Veterinary services among worst offenders for gender pay gap

British Veterinary Union: employers must be more transparent about their pay structures to reduce pay inequality

Reading time: 3 min

The British Veterinary Union in Unite are disappointed but not surprised that 4 out of 10 companies in the recently published BBC survey on the top ten UK companies with the worst gender pay gap, are companies providing veterinary services in the United Kingdom. These four companies employ over half of the veterinary workforce in the UK and this reality offers a mirror on the reality of veterinary sector pay.

The BVU in Unite hear on a daily basis from their members on the realities of their wage packet, a salary that in today’s economic climate does simply not go far enough. This gender pay gap reflects pay of veterinary surgeons, but also that of veterinary nurses, animal care assistants, receptionists and other staff who are often paid particularly poorly.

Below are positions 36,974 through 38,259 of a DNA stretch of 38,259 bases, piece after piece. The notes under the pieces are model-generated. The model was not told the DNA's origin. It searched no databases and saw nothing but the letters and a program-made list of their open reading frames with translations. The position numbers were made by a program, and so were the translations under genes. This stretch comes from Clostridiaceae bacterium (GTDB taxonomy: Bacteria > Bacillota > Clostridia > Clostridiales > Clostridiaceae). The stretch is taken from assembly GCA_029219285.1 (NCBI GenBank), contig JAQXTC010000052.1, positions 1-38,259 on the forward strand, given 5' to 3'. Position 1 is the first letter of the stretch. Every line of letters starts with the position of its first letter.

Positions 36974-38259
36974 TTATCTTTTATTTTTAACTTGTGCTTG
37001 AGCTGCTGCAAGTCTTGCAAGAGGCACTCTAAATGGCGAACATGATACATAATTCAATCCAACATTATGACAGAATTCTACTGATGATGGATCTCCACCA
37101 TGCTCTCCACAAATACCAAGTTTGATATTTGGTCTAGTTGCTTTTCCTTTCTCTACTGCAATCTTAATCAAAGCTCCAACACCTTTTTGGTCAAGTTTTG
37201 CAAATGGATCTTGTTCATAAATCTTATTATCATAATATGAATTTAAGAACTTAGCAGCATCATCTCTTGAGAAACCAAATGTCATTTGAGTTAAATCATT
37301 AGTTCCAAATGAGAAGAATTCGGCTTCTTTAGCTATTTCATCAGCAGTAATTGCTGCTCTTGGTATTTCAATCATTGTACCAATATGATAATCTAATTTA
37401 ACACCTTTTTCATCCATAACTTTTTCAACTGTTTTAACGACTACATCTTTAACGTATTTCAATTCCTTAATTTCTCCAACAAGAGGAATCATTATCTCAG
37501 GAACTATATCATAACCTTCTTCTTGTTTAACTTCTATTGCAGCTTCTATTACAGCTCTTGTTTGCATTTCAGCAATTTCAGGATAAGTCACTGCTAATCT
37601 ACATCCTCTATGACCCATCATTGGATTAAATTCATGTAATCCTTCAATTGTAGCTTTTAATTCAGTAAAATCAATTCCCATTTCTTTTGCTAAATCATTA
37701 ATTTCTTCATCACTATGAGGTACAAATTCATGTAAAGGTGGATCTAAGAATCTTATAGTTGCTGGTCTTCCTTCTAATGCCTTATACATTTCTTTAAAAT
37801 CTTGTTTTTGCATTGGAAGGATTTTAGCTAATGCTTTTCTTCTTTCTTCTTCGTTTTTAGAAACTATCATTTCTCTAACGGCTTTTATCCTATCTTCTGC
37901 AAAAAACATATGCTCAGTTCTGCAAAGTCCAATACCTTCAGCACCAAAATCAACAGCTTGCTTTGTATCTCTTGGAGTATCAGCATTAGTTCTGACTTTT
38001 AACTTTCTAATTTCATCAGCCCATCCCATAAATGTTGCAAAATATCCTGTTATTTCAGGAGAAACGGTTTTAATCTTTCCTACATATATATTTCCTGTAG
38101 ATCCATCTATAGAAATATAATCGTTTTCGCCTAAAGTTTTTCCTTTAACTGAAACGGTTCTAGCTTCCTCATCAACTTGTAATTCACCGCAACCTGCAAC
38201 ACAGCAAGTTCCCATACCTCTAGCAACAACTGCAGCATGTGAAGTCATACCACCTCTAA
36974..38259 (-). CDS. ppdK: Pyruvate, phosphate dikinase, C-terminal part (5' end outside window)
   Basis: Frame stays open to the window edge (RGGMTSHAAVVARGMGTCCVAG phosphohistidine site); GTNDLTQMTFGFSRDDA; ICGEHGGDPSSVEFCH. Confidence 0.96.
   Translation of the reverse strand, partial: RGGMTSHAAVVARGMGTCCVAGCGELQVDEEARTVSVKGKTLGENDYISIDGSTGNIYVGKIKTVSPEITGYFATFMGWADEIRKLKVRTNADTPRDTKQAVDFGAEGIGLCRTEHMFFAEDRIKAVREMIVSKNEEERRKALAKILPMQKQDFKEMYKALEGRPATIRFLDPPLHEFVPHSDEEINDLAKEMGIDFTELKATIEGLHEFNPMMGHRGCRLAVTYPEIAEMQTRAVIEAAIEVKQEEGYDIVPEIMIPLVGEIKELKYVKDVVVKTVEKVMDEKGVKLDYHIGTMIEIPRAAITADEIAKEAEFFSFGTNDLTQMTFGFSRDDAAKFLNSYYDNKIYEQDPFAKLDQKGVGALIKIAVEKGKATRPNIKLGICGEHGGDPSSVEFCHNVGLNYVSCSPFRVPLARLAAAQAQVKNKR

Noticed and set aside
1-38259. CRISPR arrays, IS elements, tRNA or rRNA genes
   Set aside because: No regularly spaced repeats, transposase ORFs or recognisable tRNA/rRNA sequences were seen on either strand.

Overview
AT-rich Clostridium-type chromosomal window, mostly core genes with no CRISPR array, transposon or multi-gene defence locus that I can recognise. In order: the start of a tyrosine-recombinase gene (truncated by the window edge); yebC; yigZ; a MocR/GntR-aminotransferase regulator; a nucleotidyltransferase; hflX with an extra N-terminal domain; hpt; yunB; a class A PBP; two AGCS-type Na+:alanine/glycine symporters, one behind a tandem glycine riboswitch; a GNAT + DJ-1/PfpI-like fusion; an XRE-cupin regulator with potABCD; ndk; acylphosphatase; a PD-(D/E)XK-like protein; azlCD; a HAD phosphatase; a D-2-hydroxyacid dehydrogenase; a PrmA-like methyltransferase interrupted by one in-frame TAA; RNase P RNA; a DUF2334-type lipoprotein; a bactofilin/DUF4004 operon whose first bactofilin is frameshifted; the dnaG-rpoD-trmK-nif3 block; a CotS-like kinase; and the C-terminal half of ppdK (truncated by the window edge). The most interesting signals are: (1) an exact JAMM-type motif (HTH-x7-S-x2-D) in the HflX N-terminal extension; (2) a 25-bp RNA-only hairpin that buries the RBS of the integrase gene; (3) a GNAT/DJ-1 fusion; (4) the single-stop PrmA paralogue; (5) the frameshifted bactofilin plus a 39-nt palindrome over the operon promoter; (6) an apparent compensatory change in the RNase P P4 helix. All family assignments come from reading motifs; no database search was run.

Pay is just one example of how badly members of the veterinary professional teams are treated with bullying, harassment, inequality and misogyny all traits that exist in the wider veterinary sector.

This could also create disparity when it comes to gender-seniority relationships, exacerbating outdated and imbalanced hierarchies within the veterinary workplace.

We would hope that this survey will encourage the four companies named in this report to reflect on the terms and conditions of the veterinary staff they employ and make swift changes to improve the working experience of their staff. It is important these companies recognise that low pay is a real issue especially when their employees are faced with rising prices across the board and the rate of RPI has again risen to a recent high of 13.8%.

Veterinary employers must be more transparent about their pay structures, and must ensure they have the procedures in place to reduce pay inequality, in particular around maternity policies and part time work.

The BVU in Unite would hope that if this survey were to be repeated next year that no veterinary employers will appear on it and we are happy to meet with those companies in the true spirit of partnership working to the benefit of staff, their employers and the animals in their care.

By Suzanna Hudson-Cooke BVetMed MRCVS, British Veterinary Union in Unite Branch Chair